26 October 2015

Me and Arlo at Sixty-Eight

Saw Arlo in concert last night as part of his Alice’s Restaurant Massacree 50th Anniversary Tour. For years we celebrated Arlo (and Pete’s) Thanksgiving concerts at Carnegie Hall, and then circumstances made it too difficult to continue our attendance. Nevertheless, I have followed Arlo whenever he was in close proximity and over the years have seen him in Eau Claire Wisconsin, Minneapolis and now St. Paul, Minnesota. The event is always a homecoming. For one, I don’t know anywhere else in the country where I can feel assured that no one sitting by me votes Republican. And the play list covers my life: there isn’t a name he utters that doesn’t situate me somewhere at sometime: they are all part of my community; they have all been my family for years.
     I didn’t need to hear “Alice’s Restaurant” again. I have listened to it every year for fifty years—on at least Thanksgiving Day. I quote some its lines over the course of any year. And there were songs included that I have heard Arlo sing for many years: “St. James Infirmary,” “City of New Orleans,” “Coming into Los Angeles”, even “Chilling of the Evening.” In fact, there wasn’t one song last night I haven’t heard him perform before, nor one narrated story I haven’t heard in previous years. But I would never think to say “Stop, I’ve heard that one,” or, "Darn, I've heard him do that one before," because I am not there merely for the stories or even for only the songs.These components are part of the event but not the event itself. I’m there for the community Arlo’s presence inspires, and the songs and stories are part of that community and presence. I can sing along with all of the songs because they have been part of my life as long as has Arlo and friends been present in it. And when he talks about his friends . . . they have been part of my community as well. Arlo brings into the concert some of the best people and parts of my life, and he has offered me a community into which I have brought my own children. Each of them is seeing Arlo on this tour though each will do so in different cities. But like all those past Thanksgivings at Carnegie Hall, we will be together again.
     When Arlo sings forever “This Land is Your Land” I believe him and maybe everyone else at the gathering does as well.

20 October 2015

On Walden

I am rather appalled at the somewhat absurd reading of Thoreau’s Walden by Kathryn Schulz in her recent New Yorker piece entitled “Pond Scum.” Though she says “The real Thoreau was, in the fullest sense of the word, self-obsessed, narcissistic, fanatical about self-control, adamant that he required nothing beyond himself to understand and thrive in the world,” she seems at the least to have ignored and pitifully misunderstood (to my mind with spiteful intent) at least the second paragraph of the book. Thoreau writes: “In most books, the I, or first person, is omitted; in this it will be retained . . . we commonly do not remember that it is, after all, always the first person that is speaking. I should not talk so much about myself if there were any body else whom I knew as well. Unfortunately, I am confined to this theme by the narrowness of my experience.” In an era when the memoir has become absurdly ubiquitous and to a large extent ghost written, it is more than odd that Ms. Schulz should focus on this aspect of Thoreau’s book. Indeed, Thoreau admits that “I should not obtrude my affairs so much on the notice of my readers if very particular inquiries had not been made by my townsmen concerning my mode of life . . .” He was provoked into the narrative. And as for Ms. Schulz’s insinuation that Thoreau authoritatively insisted that his life style be the model for others, she has only to read in “Economy,” "I would not have any one adopt my mode of living on any account; for, before he has fairly learned it I may have found out another for myself, I desire that there may be as many different persons in the world as possible; but I would have each one be very careful to find out and pursue his own way, and not his father's or his mother's or his neighbor's instead." Thoreau throughout Walden advocates that each person learn her own life and certainly not copy his.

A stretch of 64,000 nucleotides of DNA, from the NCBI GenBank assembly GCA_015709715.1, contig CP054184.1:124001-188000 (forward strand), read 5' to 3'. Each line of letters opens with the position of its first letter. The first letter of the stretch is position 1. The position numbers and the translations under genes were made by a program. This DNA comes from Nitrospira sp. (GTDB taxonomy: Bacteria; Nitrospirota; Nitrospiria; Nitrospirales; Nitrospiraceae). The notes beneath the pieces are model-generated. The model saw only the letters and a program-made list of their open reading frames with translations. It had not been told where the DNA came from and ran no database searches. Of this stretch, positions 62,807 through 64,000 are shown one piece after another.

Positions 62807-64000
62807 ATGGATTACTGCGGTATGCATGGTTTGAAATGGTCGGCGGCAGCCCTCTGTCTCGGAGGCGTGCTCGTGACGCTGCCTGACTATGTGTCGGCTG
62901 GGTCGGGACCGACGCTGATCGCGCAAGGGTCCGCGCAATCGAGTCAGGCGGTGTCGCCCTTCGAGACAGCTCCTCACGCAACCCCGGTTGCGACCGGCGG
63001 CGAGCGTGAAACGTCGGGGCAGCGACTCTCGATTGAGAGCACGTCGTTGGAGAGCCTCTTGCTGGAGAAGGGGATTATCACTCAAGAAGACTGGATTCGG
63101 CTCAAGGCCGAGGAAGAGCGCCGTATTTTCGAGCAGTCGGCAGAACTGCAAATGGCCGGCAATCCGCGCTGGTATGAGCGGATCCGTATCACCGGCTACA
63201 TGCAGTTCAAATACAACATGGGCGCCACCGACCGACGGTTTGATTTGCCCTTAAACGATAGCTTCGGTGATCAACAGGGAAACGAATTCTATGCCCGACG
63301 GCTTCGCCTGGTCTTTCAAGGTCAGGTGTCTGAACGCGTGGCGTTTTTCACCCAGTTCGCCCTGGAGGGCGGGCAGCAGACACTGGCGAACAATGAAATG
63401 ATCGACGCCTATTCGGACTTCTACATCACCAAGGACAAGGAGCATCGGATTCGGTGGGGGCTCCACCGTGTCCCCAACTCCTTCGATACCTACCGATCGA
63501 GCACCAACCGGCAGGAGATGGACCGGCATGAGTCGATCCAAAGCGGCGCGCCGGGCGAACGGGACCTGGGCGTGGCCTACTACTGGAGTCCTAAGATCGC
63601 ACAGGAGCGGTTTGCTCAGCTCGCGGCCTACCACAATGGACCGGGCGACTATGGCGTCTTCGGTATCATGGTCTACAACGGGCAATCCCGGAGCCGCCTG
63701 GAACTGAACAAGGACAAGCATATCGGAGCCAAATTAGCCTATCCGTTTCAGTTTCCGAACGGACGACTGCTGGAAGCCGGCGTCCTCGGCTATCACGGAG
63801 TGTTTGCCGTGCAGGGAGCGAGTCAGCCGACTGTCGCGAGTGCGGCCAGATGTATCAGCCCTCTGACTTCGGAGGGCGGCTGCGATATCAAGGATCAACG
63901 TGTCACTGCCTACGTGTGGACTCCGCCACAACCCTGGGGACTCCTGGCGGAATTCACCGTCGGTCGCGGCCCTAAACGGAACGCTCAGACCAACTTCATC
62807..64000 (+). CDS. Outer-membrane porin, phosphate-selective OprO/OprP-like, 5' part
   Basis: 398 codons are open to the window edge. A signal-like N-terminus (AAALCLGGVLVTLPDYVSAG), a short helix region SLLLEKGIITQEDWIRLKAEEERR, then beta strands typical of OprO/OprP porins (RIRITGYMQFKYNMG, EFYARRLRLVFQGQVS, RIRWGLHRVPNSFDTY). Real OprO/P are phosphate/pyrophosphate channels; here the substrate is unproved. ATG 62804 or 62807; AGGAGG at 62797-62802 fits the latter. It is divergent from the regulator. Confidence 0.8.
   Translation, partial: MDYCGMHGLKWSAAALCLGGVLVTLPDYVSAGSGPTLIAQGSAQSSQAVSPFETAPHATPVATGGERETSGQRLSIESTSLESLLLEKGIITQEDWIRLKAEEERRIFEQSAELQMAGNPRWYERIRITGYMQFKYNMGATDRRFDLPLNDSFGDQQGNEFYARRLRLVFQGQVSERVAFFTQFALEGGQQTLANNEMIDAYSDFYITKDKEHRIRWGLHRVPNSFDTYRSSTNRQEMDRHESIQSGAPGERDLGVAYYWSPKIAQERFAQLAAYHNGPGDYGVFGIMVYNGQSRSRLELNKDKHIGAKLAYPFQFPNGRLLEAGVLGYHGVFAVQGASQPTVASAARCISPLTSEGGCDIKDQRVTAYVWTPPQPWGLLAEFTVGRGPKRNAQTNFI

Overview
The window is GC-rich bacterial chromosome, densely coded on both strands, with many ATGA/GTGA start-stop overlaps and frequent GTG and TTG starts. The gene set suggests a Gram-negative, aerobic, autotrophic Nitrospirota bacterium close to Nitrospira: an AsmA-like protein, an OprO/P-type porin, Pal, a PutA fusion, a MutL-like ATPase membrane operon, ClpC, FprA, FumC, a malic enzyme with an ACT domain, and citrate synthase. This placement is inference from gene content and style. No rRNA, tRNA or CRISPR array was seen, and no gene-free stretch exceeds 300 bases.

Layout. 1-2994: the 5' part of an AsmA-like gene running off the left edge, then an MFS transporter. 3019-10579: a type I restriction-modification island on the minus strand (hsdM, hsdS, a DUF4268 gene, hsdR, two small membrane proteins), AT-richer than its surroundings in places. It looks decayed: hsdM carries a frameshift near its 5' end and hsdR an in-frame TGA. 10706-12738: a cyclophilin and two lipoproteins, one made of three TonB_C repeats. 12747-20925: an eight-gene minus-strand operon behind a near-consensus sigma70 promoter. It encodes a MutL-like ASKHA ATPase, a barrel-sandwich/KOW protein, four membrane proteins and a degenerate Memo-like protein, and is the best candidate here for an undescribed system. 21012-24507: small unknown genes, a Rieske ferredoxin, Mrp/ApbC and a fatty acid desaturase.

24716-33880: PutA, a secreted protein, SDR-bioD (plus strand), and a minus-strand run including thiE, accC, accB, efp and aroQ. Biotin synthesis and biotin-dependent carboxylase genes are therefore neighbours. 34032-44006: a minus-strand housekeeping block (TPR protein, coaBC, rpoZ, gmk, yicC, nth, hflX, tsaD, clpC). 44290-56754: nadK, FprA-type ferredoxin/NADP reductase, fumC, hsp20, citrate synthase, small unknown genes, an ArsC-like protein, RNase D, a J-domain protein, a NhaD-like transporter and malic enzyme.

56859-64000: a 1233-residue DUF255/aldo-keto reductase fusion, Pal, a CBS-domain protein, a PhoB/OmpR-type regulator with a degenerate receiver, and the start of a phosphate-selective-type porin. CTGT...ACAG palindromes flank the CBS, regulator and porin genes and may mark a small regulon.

In actuality, Thoreau went to Walden amongst other personal motives to write A Week on the Concord and Merrimack Rivers a memorial to his brother, John, who had died of tetanus, and with whom he had undertaken just such a voyage. As in Walden which was finally organized artistically and organically by the natural progression of a single year, so did Thoreau organize A Week according to the ordered progress of the days. Thoreau did not move to the shores of Walden Pond (definitely not a scummy pond: Ms. Schulz should study the contrast between Walden Pond and the other ponds Thoreau in detail describes) but rather to study the needs and demands of his own life. He did not go to the woods specifically to write Walden.  Nevertheless, Thoreau always kept an active journal—Emerson upon meeting the recently Harvard graduate asked Thoreau, “Do you keep a journal?” and for the rest of his life Thoreau maintained a detailed and fascinating record of his life and experience¾but I am not certain to what extent Ms. Schulz has read into the Journal to any extent. Nevertheless, a casual glance would show that this great work was the Ur source for the composition of Walden. Schulz does complain that finally it took Thoreau ten years to write the book, but Thoreau says in “Reading” that a book should be read as slowly and carefully as it was written: alas, Ms. Schulz must have missed that chapter.